More Spanish loans soured in March, fueling concern that the government’s focus on making banks clean up real estate was too narrow as the economy entered a second recession. Bad loans as a proportion of total lending jumped to 8.37 percent in March, the highest since August 1994, from 8.30 percent in February, the Bank of Spain reported today.
Counterparty failure is another risk for financial companies selling insurance on the debt of the five counties. When a swap is triggered by default, a bank could find that a client who sold the protection can’t pay. The firm still has to make good on its promise to pay whoever bought protection.
Lenders try to mitigate this risk by asking for collateral from their counterparties as the value of the CDS or other derivative changes. Dexia SA failed in October when the bank faced 47 billion euros of such margin calls on interest-rate swaps it sold. If Dexia hadn’t been bailed out by Belgium and France, it wouldn’t have been able to put up the collateral, causing losses for its unidentified counterparties.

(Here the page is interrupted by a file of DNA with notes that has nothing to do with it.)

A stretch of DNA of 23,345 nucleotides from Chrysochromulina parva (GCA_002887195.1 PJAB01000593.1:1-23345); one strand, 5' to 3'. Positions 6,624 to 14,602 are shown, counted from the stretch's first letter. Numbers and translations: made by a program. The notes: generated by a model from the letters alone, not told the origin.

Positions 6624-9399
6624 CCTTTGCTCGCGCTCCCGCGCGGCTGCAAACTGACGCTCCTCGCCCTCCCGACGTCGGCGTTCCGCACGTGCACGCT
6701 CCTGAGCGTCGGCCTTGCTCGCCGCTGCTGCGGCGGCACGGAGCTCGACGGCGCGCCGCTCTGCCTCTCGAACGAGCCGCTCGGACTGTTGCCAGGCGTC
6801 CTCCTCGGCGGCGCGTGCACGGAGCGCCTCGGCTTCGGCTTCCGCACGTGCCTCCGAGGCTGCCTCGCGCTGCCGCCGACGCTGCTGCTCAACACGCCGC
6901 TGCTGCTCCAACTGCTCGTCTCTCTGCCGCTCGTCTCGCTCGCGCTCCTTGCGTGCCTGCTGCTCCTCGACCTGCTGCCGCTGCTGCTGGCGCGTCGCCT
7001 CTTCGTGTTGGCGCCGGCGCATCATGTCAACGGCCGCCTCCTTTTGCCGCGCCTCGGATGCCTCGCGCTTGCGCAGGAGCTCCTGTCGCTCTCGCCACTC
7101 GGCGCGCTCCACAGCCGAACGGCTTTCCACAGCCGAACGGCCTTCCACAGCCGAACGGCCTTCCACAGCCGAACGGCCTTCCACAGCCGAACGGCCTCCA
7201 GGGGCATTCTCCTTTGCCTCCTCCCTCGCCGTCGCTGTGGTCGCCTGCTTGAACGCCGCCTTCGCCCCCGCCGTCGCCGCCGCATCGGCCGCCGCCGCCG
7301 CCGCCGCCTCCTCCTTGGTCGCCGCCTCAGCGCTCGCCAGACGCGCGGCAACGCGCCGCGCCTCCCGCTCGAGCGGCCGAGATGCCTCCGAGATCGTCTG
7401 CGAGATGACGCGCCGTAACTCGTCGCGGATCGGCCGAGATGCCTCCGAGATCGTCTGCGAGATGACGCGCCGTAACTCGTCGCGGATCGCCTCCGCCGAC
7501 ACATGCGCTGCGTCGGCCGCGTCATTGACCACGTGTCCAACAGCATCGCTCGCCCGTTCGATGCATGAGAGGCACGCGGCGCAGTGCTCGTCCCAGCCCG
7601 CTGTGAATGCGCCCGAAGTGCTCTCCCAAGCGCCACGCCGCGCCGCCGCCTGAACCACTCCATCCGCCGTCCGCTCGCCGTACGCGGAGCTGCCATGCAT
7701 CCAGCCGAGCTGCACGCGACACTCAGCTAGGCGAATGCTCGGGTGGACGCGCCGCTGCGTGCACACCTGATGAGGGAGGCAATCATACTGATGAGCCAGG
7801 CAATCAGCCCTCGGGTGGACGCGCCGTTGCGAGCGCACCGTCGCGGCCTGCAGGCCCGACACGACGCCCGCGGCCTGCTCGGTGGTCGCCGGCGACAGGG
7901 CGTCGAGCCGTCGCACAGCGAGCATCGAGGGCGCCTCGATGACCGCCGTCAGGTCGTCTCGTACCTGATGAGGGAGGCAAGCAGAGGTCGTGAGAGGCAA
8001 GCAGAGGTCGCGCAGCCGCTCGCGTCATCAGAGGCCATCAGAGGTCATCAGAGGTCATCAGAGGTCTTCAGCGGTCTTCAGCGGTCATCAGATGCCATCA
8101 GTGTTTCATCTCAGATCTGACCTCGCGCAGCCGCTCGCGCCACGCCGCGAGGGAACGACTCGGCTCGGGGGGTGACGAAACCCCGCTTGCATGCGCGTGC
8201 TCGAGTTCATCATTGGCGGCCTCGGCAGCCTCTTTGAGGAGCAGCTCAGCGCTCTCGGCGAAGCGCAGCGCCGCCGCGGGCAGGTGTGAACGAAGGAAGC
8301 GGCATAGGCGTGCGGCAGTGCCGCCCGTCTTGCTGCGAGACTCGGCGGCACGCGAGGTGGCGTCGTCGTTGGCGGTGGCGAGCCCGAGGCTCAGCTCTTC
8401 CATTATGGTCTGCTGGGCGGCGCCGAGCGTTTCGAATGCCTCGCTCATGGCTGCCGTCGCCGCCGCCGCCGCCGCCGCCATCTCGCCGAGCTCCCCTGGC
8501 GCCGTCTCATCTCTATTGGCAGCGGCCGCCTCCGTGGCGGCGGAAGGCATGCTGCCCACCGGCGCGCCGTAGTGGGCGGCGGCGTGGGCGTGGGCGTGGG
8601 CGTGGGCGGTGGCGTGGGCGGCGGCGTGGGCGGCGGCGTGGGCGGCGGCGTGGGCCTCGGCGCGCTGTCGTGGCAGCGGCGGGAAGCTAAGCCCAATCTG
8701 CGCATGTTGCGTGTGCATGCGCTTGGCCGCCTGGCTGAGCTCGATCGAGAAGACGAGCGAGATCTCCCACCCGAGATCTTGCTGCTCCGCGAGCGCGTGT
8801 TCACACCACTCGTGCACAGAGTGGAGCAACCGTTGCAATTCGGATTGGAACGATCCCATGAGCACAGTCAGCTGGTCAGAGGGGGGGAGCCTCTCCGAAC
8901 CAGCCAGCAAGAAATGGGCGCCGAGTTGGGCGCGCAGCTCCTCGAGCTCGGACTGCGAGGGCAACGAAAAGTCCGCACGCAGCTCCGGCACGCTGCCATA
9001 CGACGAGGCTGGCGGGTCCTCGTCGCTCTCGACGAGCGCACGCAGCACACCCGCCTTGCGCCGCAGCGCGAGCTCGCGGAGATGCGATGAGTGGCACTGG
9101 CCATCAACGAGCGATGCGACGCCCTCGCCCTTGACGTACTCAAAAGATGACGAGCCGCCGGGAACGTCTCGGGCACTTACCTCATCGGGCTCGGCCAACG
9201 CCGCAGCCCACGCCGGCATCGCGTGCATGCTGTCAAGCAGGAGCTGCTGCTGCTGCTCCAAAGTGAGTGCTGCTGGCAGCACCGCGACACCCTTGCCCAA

Collateral in Hand
U.S. banks didn’t suffer losses when swaps on Greek sovereign debt were paid out in March because prices of CDS had surged and collateral was collected in advance, according to Francis Longstaff, a finance professor at the University of California Los Angeles. While collateral protects middlemen from counterparty risk, there could be unexpected losses if the price of CDS doesn’t rise to reflect an imminent default, he said.
“Sudden defaults would shock the market because then you wouldn’t have the collateral to cover the full payment,” Longstaff said.
Banks also may discover that collateral they hold might not be worth as much, said University of Houston’s Pirrong. That happened in 2008 when banks saw the value of mortgage-related securities held as collateral plummet.
“Collateral is a great way to protect yourself,” Pirrong said. “But when the financial system is in a crisis, you might end up holding an empty bag.”